Sunday, July 24, 2011

An Urge to Write Hoklo Taiwanese Found Among Taiwan's Youth

Hoklo Taiwanese is having an impact in the younger generation.

Take a look at this fascinating article in the Taipei Times: Hoklo expands to new arenas — the Web and resumes

How will it all turn out? A root problem is that Hoklo has been treated by the educational establishment as a "dialect." If the Hoklo language had its own places for usage and the students learn to write it as a distinct language, then the youth would be less likely to feel like they need to mix it into Mandarin. Look to multilingual societies like Switzerland to see how that would work out.

They would have times when they used Mandarin to write in certain contexts and Hoklo Taiwanese in other contexts.

Hopefully, the powers that be will not conflate the slang found in the resumes with the legitimate writing of Hoklo Taiwanese.

Hoklo expands to new arenas — the Web and resumes

By Chen Yi-ching and Tseng Hung-ju / Staff Reporters

Sun, Jul 24, 2011

While “cyber-speak” might puzzle those who do not frequent online forums and chatrooms, the unique lingo has become even more of a riddle lately as Hoklo (commonly known as Taiwanese) is gradually incorporated into popular usage.

For example, the term “older sister” would be written as “阿寄” (a-tsi), the term “eating rice” becomes “呷奔” (tsiah-png), “matter” becomes “代誌” (tai-tsi) and “interesting” becomes “促咪” (tshu-bi).

This year, more colloquial Hoklo terms have entered the lexicon of the nation’s netizens, including terms such as “安爪” (an-tsuann, meaning “what’s up” in Hoklo), “休跨” (sio-kua, meaning “a little” in Hoklo) and “啊嗯勾” (a-en-kou, meaning “but” in Hoklo).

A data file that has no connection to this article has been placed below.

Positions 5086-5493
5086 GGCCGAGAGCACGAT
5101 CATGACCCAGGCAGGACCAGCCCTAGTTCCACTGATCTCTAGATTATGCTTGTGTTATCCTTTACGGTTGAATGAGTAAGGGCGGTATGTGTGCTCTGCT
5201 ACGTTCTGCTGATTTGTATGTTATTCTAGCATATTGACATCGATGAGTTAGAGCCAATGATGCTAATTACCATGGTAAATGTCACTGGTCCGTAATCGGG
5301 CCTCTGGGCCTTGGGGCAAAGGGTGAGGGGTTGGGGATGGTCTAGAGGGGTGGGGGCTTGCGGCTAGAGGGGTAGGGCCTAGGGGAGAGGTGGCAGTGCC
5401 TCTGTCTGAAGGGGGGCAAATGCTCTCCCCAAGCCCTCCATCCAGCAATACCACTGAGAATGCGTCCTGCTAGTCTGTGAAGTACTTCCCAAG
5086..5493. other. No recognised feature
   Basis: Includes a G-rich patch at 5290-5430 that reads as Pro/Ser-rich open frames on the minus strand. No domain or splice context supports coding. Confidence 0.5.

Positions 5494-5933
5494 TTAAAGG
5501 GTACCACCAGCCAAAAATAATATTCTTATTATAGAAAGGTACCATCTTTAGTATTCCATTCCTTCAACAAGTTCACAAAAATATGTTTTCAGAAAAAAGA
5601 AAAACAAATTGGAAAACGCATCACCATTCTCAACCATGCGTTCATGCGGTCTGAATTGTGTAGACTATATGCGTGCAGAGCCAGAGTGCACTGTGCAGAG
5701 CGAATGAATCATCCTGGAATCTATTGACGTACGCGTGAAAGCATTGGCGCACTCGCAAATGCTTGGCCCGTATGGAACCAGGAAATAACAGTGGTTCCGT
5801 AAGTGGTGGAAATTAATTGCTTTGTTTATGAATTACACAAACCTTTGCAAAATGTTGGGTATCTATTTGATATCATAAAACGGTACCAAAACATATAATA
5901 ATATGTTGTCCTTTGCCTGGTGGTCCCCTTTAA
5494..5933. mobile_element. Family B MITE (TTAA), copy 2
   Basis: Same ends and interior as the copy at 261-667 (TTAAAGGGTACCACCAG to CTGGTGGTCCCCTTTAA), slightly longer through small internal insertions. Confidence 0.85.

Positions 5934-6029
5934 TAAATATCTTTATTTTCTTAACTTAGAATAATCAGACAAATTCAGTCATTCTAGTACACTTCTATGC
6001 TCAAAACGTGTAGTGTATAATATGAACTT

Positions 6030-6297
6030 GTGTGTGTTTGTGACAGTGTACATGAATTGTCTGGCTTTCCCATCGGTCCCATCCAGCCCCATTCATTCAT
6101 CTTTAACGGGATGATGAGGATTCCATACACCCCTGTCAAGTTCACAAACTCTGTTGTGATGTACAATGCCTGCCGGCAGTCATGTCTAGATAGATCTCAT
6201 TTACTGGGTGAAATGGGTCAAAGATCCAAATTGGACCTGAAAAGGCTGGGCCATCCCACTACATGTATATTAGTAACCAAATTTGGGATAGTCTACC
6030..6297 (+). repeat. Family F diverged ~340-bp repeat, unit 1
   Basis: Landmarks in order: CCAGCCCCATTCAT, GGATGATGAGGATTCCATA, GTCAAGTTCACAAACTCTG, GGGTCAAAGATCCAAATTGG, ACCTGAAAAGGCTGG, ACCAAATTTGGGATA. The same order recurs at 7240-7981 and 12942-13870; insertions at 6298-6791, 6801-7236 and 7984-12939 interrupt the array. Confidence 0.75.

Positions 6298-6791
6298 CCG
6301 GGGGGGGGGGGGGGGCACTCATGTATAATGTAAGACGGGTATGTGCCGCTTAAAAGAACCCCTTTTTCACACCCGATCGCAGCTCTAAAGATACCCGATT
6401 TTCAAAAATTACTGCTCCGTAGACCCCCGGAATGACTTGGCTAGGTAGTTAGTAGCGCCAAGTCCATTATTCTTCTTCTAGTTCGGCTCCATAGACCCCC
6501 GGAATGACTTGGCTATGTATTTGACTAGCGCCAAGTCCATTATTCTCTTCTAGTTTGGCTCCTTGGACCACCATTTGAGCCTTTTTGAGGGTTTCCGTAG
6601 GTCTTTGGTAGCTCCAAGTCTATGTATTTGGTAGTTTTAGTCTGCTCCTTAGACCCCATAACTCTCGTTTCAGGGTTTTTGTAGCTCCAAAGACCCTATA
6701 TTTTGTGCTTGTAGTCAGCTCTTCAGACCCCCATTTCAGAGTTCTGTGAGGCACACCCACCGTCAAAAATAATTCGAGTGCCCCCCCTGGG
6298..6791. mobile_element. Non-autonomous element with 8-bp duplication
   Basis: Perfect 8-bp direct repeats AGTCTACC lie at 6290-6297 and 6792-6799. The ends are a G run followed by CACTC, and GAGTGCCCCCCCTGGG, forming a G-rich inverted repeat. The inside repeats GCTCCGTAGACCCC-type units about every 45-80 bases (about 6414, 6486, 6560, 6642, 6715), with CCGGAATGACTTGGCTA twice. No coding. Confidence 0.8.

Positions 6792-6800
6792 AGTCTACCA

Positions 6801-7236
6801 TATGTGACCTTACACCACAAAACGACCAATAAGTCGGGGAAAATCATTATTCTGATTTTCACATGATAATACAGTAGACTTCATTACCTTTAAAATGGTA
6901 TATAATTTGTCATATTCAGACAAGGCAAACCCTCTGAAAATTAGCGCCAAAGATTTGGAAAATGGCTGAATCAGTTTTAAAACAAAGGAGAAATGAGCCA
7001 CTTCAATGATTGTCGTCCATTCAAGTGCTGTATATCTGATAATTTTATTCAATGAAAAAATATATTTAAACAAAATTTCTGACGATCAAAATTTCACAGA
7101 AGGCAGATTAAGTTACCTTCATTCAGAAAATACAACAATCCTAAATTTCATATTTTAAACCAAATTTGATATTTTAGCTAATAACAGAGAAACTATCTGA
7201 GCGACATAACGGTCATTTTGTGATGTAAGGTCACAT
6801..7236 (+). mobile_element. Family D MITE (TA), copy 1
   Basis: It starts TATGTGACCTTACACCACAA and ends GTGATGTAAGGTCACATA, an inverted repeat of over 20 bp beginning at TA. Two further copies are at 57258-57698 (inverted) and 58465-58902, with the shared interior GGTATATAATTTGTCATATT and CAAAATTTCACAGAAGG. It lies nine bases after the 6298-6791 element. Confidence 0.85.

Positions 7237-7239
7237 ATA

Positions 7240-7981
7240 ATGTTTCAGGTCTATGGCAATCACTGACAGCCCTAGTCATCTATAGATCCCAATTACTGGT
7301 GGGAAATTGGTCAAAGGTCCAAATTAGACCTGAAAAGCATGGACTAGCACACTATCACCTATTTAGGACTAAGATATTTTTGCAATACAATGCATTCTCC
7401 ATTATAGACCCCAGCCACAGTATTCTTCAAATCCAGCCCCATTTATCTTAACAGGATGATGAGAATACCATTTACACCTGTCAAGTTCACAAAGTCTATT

However, the incorporation of Hoklo into cyber-speak is not a new phenomenon as in previous years other terms made their way into cyber-speak, such as “凍蒜” (tong-suan, meaning “get elected” in Hoklo) and “莊孝維” (tsong-hsiao-ui, meaning “playing dumb” in Hoklo).

According to writer and Internet celebrity Lucifer Chu (朱學恒), the unique culture of Taiwan’s cyber-speak also reflects the “gang effect,” referring to the trend that groups of friends constantly develop their own unique vocabulary and culture that is understood only be those who are in the same circle.

Chu said riddle-like terminology that requires a bit of guesswork and thought is more likely to become popular than lingo that is mundane.

Chu said the increasing incorporation of Hoklo into cyber-speak is fun for Taiwanese netizens and it helps increase their cultural recognition.

However, despite the creativity and fun of cyber-speak, Yes123, an online job bank, found that young job seekers may be too accustomed to Internet lingo as some of the terms are beginning to appear on resumes posted on the site.

Yes123 said some the resumes submitted by young job hunters were riddled with strangely written words that baffled their human resource directors.

For example, some resumes mixed Hoklo and Chinese, used emoticons or incorporated the zhuyin fuhao (bo po mo fo system), a phonetic system used in Taiwan, to substitute a Chinese character, such as using “ㄉ” for “的.”

Writing their resumes in a linear fashion without punctuation marks or misusing punctuation marks, such as using exclamation marks or tildes in place of periods, was also part of the informal style used by a number of young job hunters, the job bank added.

Yes123 Public Relations director Lin Ming-hui (林明慧) said that although creative resumes might get a potential employer’s attention, “it is not always a good idea and may be seen as an inability to express oneself articulately.”

Wang An-lun (王安倫), assistant vice president of ATEN International Co’s Human Resources Department, said there are many young people writing their resumes in lighthearted and witty ways, adding that about 10 percent of resumes submitted to ATEN used either the phonetic system, emoticons, Internet slang or Chinese-Hoklo terms such as ho-ka-tsai, (好家在, meaning “fortunately” in Hoklo).